“Sewer line from my house connects to a sewer line pipe in a neighbors yard”

“New neighbor wants to dig up my yard to tie into my sewer”

“The neighbors sewer line connects to mine”

Neighbors sharing sewer

We often get calls about sewer line problems that become even bigger issues because the home has a shared sewer line with the neighbor.  Many cities and towns in the US require each property to have an independent direct sewer lateral connection to the public sewer main to avoid combined sewer overflow.

In NJ most towns permit a property to share a sewer line with a neighboring property.  These sewers lines are not connected directly to the towns public sewer but connect to a neighbors sewer line first or a common shared sewer pipe that is then connected to the public sewer main.

There are different ways two or more properties can share a sewer line in nj:

Avoid sewer problems or ongoing issues

Sewer laterals

  • Shared sewer laterals known sometimes as party sewers are sewer connections with two or more private sewer lines installed from homes to connect to a single pipe that is then hooked up to the main public sewer connection in the street.

Cross property sewer

  • Cross property sewer line are sewer connection that cross from one property to connect to the neighbors sewer line (usually with an easement) and the neighbors sewer line is connected to the public sewer main in the street.

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Shared sewer line problems

There are several ways to find out whether you have a shared sewer line or if property connects directly to the public sewer.

  • You can look at town or county maps that include the locations of sewer lines connections, depending on how old your home is you may be able to see your private sewer connections. You can also go to your town building department and look at the permit history for your property as a sewer line installation or sewer line replacement may have required a permit.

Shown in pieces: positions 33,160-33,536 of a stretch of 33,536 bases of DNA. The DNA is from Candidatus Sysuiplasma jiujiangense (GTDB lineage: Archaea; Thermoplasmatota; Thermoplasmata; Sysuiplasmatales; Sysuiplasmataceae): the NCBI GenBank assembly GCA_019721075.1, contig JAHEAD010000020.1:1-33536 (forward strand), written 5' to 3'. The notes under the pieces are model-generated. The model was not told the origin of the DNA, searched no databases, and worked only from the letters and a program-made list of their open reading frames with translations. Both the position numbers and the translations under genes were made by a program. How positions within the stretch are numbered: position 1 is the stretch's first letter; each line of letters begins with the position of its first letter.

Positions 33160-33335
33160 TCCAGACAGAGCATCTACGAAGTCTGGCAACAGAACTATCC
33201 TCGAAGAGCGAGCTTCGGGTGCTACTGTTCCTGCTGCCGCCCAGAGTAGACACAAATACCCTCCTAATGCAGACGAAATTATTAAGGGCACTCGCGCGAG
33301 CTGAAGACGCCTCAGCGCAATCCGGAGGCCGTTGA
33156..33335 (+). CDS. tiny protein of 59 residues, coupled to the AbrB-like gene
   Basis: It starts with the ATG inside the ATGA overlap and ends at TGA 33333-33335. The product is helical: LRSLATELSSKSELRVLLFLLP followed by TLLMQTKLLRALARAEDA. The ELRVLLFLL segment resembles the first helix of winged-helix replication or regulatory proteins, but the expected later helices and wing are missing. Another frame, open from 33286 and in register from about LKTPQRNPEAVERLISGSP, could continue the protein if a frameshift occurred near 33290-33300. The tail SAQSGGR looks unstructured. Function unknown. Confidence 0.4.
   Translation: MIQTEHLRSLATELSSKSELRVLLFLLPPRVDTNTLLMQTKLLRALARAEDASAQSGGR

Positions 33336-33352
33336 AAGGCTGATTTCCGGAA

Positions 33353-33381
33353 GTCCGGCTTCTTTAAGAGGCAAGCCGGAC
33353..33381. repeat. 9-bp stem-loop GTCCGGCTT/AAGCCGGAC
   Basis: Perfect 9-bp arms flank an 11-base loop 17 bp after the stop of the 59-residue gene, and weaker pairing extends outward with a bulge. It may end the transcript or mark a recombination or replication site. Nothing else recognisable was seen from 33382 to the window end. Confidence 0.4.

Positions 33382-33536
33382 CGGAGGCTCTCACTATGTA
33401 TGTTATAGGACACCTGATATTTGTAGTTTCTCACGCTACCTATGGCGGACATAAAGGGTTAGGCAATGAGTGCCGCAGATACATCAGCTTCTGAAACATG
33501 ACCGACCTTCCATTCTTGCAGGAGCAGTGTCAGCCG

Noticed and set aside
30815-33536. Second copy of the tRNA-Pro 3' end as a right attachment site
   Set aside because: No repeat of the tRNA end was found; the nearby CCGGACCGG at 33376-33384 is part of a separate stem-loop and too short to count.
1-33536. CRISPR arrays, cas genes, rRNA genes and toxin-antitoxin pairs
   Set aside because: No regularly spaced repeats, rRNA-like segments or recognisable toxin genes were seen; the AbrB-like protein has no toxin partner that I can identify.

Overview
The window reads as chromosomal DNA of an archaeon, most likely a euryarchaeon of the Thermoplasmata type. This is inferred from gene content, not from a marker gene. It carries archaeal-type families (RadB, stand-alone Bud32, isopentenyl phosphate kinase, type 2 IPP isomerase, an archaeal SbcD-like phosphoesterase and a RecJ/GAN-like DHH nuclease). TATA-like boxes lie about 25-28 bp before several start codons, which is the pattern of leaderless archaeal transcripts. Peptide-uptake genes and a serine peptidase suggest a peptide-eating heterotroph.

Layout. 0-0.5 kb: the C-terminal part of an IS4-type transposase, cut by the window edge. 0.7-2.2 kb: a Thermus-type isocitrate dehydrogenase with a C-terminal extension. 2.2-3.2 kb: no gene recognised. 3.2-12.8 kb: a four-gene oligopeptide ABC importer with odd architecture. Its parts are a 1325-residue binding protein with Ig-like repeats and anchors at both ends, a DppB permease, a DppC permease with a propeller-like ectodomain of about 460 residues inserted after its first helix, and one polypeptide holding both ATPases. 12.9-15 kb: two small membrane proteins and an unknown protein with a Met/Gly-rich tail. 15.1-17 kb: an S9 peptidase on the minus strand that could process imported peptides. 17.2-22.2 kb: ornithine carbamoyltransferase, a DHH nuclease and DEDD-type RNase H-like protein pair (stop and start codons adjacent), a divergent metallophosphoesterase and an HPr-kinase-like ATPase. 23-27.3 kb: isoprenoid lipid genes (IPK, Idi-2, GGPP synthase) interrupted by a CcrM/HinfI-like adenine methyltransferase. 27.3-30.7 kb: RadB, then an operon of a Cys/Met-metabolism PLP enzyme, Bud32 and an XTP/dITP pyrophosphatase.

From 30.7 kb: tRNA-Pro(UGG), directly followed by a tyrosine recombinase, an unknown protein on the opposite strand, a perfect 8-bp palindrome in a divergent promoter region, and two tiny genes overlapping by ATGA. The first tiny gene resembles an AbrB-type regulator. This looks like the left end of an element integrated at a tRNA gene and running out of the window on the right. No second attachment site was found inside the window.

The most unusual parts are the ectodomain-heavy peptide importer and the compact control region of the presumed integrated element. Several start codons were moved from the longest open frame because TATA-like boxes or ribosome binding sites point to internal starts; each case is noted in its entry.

• The property title documents that you received from your title company when you purchased your home may have maps and information about your property’s sewer connection, especially if there are any easements granted to or from your property for the sewer lines.
  • A sewer video inspection is the best and most reliable source of information about the sewer connection lines of your home.


A1 NJ sewer contractor can do the sewer scope inspection for you for a few hundred dollars. The inspection will show the location of your sewer line, the condition of your sewer lines (if any pipes are broken or collapsed) whether your property has a direct sewer pipe connection to the public sewer, a party sewer connection to the public sewer, or if you have a connection to your neighbors sewer line.

If you think you need a sewer inspection, call A1 today, we can answer all your questions and help you get information about your sewer line.

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Flooding Responsibility 

Having a shared sewer line can cause problems between neighbors when sewer repairs need to be made.  If you have a problem with the shared sewer line, you first need to find out where in the line the problem is occurring.

Typically, the town is responsible for problems with the sewer main that is not on your private property, meaning the main sewer that is usually under the street in front of your homes.  Any problems with the sewer line running on your property are the homeowners responsibility.


So you should first call a sewer contractor for a sewer inspection of the entire sewer line with a video camera.  This will cost $200 to $300 but will let you know whether the problem is on your property, your neighbors property or the public right of way.  A lot of bad feeling with the neighbor can be prevented if you have an objective camera line inspection to give you definitive answers about where the sewer problem is.

The responsibility to solve the sewer problem/fault

If the sewer inspection reveals that the problem is in the shared sewer lines, then the responsibility for the cost of fixing the sewer line will depend on what caused the problem. If one party is at fault, for example if they did some landscaping work on their property last year near the sewer pipe causing the ground under a portion of the sewer pipe to shift and create a sewer belly, then that party will be responsible for the sewer repairs.

If neither party is at fault, for example, if a cracked sewer pipe if found and there is no direct cause you can pinpoint (likely temperature changes or age) then the cost of sewer repair would be split between the two parties.


If you are having a problem with your shared sewer line and need help to resolve it contact A1 today!

Call Now for Free Advice & Low Cost Sewer Repair


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